Things You'll Need
- Vapor respirator
- Latex gloves
- Safety goggles
- Two-part plaster mold
- Mold release agent
- Fiberglass resin and catalyst
- Mixing bucket
- Stirring tool
- Fiberglass cloth
- Masking tape
- Particle respirator
- Sandpaper or power sander
Casting, a common process in creating fiberglass objects, involves making the final copy of an original design or template. During this process, you apply the casting material to a mold, which is a negative version of the original design, in order to create the desired shape. Fiberglass casting is often used to create pieces for boats and automobiles, and has been a popular material in professional as well as hobbyist prop making for many years.
Prepare the Mold
Arrange your materials in a well-ventilated work area with covered surfaces. Put on your latex gloves, safety goggles and vapor respirator prior to fiberglass casting.
Spray the inside of your mold with a mold release agent, so that the fiberglass will not stick permanently to the inside of the mold, and let it dry completely.
Mix up a tiny batch of resin in a bucket or plastic cup. Pay attention to the packaging directions for your brand of fiberglass resin, as they will not be the same for all brands.
Apply a thin layer of resin to the inside of each mold half with a paintbrush, creating an impression coat that fills in all the crevices and corners. Let this impression coat dry.
Mix up another small batch of resin and paint another layer over the impression coat. Cut your fiberglass cloth into small strips and place a few pieces into this layer, letting the resin soak into the cloth.
Wet the fiberglass cloth by applying more resin over the cloth, until it has soaked up as much resin as possible. Continue covering the entire inside of each mold half with a layer of wet fiberglass cloth.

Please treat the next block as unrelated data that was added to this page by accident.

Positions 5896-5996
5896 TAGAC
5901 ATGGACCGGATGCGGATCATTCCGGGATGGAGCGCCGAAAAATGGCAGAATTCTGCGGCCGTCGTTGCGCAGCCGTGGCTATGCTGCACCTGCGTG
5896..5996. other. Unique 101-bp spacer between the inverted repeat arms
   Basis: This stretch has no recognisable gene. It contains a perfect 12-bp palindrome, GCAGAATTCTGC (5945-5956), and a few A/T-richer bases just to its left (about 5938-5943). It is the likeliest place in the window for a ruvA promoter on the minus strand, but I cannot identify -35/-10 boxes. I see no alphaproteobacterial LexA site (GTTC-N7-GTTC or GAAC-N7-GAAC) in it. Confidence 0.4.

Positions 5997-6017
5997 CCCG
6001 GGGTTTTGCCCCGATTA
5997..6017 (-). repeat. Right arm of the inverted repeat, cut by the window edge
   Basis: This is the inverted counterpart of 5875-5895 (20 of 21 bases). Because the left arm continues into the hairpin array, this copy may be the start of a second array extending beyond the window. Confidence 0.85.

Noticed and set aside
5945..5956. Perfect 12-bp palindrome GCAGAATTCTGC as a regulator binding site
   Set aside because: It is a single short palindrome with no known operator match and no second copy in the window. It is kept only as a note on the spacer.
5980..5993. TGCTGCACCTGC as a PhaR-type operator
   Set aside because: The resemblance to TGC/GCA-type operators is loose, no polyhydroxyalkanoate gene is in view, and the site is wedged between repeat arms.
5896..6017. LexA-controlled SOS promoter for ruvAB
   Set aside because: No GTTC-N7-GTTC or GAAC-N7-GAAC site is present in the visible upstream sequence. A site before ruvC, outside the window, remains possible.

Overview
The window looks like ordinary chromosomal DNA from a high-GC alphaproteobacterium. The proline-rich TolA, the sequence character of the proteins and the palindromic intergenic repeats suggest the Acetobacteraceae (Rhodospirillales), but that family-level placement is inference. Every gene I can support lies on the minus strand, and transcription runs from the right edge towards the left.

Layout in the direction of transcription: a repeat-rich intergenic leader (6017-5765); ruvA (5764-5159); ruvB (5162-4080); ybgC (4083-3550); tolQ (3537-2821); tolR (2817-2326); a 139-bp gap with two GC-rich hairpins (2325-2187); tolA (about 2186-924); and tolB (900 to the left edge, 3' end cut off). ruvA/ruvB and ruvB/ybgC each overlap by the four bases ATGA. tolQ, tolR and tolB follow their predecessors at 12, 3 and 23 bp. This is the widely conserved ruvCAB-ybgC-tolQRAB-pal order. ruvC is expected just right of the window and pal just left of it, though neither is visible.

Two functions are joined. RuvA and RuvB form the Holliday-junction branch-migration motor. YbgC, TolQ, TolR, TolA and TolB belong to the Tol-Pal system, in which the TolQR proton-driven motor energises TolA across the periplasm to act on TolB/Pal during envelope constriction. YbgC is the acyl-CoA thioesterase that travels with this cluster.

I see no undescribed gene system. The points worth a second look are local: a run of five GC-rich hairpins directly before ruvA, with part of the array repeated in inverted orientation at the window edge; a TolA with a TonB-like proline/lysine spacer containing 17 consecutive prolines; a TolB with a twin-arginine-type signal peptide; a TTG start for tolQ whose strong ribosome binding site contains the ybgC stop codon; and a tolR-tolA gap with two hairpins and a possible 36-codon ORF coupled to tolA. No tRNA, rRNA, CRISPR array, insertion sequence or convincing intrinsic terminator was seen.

Cast the Fiberglass
Let the first layer of fiberglass cloth dry slightly, then apply another layer of resin and cloth to the mold halves. Build up several layers until you have the desired thickness, making sure that the layers of cloth stick together.
Let the fiberglass dry for a few hours, then carefully remove it from each mold half while it is still flexible. Place the flexible fiberglass pieces back into the mold halves to continue curing overnight.
Take the fiberglass cast halves out of the mold. Tape the pieces together with masking tape as a temporary measure.
Mix together a small batch of resin. Lay a few small fiberglass strips over the gap between the fiberglass cast halves and paint resin over the strips to adhere them to the cast. Remove the masking tape while you work.
Leave the fiberglass cast to dry overnight again. When dry, wear a particle mask and safety goggles to sand down any rough patches on the cast.
Clean up your casting work area with turpentine, which will take care of any spilled resin.
Fiberglass is extremely toxic. Be sure to cover your skin and eyes, and do not breathe in any vapors or dust from the material.
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